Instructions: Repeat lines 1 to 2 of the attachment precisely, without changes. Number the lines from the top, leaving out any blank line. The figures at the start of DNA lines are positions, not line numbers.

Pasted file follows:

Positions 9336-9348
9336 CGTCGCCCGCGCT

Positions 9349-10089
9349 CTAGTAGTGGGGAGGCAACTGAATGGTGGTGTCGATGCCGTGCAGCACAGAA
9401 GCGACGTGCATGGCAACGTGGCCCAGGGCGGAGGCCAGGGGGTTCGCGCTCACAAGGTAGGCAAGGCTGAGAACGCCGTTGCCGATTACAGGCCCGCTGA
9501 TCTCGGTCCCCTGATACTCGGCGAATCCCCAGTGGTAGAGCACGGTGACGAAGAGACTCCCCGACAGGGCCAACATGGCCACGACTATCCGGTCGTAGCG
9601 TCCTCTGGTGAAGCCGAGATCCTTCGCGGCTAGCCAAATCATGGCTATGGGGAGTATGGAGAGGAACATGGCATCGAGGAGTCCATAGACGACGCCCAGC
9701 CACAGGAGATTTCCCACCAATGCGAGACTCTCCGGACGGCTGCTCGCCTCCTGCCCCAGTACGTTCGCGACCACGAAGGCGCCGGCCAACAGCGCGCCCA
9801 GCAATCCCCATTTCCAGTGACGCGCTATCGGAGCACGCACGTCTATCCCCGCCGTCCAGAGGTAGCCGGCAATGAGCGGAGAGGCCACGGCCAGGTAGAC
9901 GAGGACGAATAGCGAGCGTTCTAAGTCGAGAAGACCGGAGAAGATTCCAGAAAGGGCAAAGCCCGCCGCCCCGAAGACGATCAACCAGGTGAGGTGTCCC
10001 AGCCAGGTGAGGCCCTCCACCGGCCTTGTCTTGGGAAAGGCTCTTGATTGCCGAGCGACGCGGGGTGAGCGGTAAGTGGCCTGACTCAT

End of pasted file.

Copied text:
Positions 9336-9348
9336 CGTCGCCCGCGCT